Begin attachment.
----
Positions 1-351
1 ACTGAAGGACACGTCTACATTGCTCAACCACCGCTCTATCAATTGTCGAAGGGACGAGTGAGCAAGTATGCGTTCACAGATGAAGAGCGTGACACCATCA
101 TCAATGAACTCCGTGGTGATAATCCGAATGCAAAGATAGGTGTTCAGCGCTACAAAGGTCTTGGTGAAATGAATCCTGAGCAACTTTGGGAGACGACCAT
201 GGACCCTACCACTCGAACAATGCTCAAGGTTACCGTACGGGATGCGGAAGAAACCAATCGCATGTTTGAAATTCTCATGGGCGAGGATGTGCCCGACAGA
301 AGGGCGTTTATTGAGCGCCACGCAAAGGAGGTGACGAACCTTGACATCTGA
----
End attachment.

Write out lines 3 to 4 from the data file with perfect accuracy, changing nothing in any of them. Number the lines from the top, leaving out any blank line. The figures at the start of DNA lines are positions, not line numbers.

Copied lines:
101 TCAATGAACTCCGTGGTGATAATCCGAATGCAAAGATAGGTGTTCAGCGCTACAAAGGTCTTGGTGAAATGAATCCTGAGCAACTTTGGGAGACGACCAT
201 GGACCCTACCACTCGAACAATGCTCAAGGTTACCGTACGGGATGCGGAAGAAACCAATCGCATGTTTGAAATTCTCATGGGCGAGGATGTGCCCGACAGA